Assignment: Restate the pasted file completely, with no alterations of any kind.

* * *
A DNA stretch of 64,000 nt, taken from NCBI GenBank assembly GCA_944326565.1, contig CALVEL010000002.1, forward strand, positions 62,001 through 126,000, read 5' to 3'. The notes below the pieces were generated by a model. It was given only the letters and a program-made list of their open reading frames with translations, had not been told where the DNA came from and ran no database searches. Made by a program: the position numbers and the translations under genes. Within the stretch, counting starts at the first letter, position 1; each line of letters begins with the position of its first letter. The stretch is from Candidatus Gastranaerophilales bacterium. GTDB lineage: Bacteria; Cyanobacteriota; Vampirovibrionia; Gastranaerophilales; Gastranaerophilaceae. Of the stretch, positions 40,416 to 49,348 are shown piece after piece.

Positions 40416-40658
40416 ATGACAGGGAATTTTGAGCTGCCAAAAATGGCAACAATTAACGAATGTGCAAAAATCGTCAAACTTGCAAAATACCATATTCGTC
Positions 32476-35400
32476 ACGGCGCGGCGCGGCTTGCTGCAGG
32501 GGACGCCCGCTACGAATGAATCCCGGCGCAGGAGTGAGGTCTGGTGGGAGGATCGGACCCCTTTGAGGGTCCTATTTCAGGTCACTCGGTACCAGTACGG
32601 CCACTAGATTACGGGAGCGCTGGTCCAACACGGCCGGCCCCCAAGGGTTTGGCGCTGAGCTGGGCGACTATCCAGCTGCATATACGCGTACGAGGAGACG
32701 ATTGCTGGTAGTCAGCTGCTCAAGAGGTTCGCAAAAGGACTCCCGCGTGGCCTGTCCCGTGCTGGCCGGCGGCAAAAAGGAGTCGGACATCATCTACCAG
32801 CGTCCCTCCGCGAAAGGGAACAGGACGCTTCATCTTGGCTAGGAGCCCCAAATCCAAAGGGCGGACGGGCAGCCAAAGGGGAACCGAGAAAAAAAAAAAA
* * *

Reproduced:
A DNA stretch of 64,000 nt, taken from NCBI GenBank assembly GCA_944326565.1, contig CALVEL010000002.1, forward strand, positions 62,001 through 126,000, read 5' to 3'. The notes below the pieces were generated by a model. It was given only the letters and a program-made list of their open reading frames with translations, had not been told where the DNA came from and ran no database searches. Made by a program: the position numbers and the translations under genes. Within the stretch, counting starts at the first letter, position 1; each line of letters begins with the position of its first letter. The stretch is from Candidatus Gastranaerophilales bacterium. GTDB lineage: Bacteria; Cyanobacteriota; Vampirovibrionia; Gastranaerophilales; Gastranaerophilaceae. Of the stretch, positions 40,416 to 49,348 are shown piece after piece.

Positions 40416-40658
40416 ATGACAGGGAATTTTGAGCTGCCAAAAATGGCAACAATTAACGAATGTGCAAAAATCGTCAAACTTGCAAAATACCATATTCGTC
Positions 32476-35400
32476 ACGGCGCGGCGCGGCTTGCTGCAGG
32501 GGACGCCCGCTACGAATGAATCCCGGCGCAGGAGTGAGGTCTGGTGGGAGGATCGGACCCCTTTGAGGGTCCTATTTCAGGTCACTCGGTACCAGTACGG
32601 CCACTAGATTACGGGAGCGCTGGTCCAACACGGCCGGCCCCCAAGGGTTTGGCGCTGAGCTGGGCGACTATCCAGCTGCATATACGCGTACGAGGAGACG
32701 ATTGCTGGTAGTCAGCTGCTCAAGAGGTTCGCAAAAGGACTCCCGCGTGGCCTGTCCCGTGCTGGCCGGCGGCAAAAAGGAGTCGGACATCATCTACCAG
32801 CGTCCCTCCGCGAAAGGGAACAGGACGCTTCATCTTGGCTAGGAGCCCCAAATCCAAAGGGCGGACGGGCAGCCAAAGGGGAACCGAGAAAAAAAAAAAA